There is no better investment you can make than an investment in education, specifically a college degree. Going to college can open doors you never imagined and create a world of opportunity. And the key to being able to afford to go to college is making sure start saving early and regularly.
Rising Cost of Education
Over the last decade the cost of college tuition and fees at a four-year public college or university (adjusting for inflation) has increased over 50%, and experts predict that college costs will only continue to rise over the next decade. Saving now, even a little bit, and allowing your money to grow, will help you be financially prepared when you, your children or your grand children are ready for college.
Most people don’t realize that putting away just a few dollars a month (the cost of going to a fast-food restaurant just once) into a college saving plan over ten years can yield enough to pay for a college education.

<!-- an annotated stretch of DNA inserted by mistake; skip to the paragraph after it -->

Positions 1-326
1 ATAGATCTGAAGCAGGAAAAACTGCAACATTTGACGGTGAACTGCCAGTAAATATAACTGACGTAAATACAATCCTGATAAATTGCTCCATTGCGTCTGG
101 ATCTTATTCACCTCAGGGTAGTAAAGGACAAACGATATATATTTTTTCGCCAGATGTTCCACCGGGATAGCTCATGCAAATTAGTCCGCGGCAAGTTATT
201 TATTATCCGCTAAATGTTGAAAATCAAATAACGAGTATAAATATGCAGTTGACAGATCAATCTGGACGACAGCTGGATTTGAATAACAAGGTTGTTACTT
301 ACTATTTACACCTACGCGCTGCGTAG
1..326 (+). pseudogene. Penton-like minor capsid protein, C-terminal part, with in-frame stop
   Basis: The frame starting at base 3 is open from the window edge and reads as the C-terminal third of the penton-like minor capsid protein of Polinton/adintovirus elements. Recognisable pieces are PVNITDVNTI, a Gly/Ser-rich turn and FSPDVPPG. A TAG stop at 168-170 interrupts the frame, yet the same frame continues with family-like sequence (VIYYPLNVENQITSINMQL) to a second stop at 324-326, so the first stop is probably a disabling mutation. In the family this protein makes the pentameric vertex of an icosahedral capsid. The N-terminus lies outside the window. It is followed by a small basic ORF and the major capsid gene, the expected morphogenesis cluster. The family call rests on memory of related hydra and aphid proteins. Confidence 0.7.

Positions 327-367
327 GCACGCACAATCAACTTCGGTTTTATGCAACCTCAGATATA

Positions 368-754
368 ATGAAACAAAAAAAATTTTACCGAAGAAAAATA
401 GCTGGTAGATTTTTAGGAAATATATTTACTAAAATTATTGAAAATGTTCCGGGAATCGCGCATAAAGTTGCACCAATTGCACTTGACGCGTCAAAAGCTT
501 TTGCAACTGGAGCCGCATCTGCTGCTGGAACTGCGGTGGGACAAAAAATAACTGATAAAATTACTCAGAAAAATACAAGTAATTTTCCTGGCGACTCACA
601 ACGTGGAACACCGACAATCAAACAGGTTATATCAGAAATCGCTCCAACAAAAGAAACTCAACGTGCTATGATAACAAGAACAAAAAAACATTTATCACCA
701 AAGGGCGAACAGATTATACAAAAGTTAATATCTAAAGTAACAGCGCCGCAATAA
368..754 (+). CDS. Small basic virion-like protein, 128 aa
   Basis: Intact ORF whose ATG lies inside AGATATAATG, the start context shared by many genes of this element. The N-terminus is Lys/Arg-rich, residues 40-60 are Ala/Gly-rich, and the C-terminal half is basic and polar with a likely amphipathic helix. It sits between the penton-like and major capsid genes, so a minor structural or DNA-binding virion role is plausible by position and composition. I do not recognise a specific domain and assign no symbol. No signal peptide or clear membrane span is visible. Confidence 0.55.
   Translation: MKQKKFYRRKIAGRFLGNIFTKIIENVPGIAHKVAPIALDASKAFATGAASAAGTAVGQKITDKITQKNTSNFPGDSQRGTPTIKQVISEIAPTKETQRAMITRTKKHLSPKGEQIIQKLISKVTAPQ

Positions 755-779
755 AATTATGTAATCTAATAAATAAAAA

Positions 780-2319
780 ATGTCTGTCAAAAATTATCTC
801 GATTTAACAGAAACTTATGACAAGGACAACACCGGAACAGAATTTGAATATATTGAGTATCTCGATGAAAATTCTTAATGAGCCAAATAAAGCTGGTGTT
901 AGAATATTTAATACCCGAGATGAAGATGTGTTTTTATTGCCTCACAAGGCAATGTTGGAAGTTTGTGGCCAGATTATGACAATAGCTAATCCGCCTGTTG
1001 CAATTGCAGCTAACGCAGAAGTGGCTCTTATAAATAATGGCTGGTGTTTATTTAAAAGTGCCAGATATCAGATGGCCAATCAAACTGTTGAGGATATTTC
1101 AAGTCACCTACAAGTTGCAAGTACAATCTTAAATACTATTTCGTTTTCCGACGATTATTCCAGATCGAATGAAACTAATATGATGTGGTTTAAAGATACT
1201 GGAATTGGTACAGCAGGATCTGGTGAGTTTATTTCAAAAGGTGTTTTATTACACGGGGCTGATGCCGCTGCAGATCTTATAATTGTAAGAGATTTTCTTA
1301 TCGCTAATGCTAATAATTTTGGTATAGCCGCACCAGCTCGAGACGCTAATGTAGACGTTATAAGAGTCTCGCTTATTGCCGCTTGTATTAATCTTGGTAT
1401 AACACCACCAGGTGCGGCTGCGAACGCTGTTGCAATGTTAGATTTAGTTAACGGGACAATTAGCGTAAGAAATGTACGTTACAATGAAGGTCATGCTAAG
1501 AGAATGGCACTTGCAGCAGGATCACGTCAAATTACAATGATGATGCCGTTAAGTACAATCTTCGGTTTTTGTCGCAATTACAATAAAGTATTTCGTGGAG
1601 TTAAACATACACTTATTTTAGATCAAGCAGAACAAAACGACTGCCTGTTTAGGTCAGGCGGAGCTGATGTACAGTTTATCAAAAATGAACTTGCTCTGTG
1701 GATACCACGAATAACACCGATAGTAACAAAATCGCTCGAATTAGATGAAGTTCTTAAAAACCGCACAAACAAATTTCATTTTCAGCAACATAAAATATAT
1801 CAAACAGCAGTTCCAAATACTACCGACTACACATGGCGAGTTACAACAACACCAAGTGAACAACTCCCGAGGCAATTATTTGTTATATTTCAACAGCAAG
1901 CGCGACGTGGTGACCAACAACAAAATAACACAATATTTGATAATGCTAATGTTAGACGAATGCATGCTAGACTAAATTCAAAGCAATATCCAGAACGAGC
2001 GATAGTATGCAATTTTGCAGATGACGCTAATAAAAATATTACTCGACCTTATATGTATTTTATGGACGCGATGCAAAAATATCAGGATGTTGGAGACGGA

Education. It’s Worth It.
According to the U.S. Census Bureau, professionals who earn a college degree earn an average of $1 million more during their careers than high school graduates.
Earnings of 4-year college graduate MEN were 60% higher than median earnings of high school graduates in 2009.
Earnings of 4-year college graduate WOMEN were 70% percent higher than median earnings of high school graduates in 2009.
A little Can Go A Long Way
Setting aside just a small amount on a regular basis is the key to saving for college.
If you begin saving $50 a month in an account that earns 7% interest per year, you’ll have nearly $22,000 in nust 18 years.
Is a college education worth what you’re currently paying monthly for your cable TV service?
Reduce Your Debt
The large majority of students in the United States rely on loans and other forms of debt to financial their college educations. Even though most student loans have very low interest rates, over a long period of time even small interest payments add up to a considerable amount of money. By saving for college early, you’ll be able to dramatically reduce your reliance on debt, eliminate costly interest payments down the road, and even reduce the cost of your college education by allowing interest to work for you, not against you.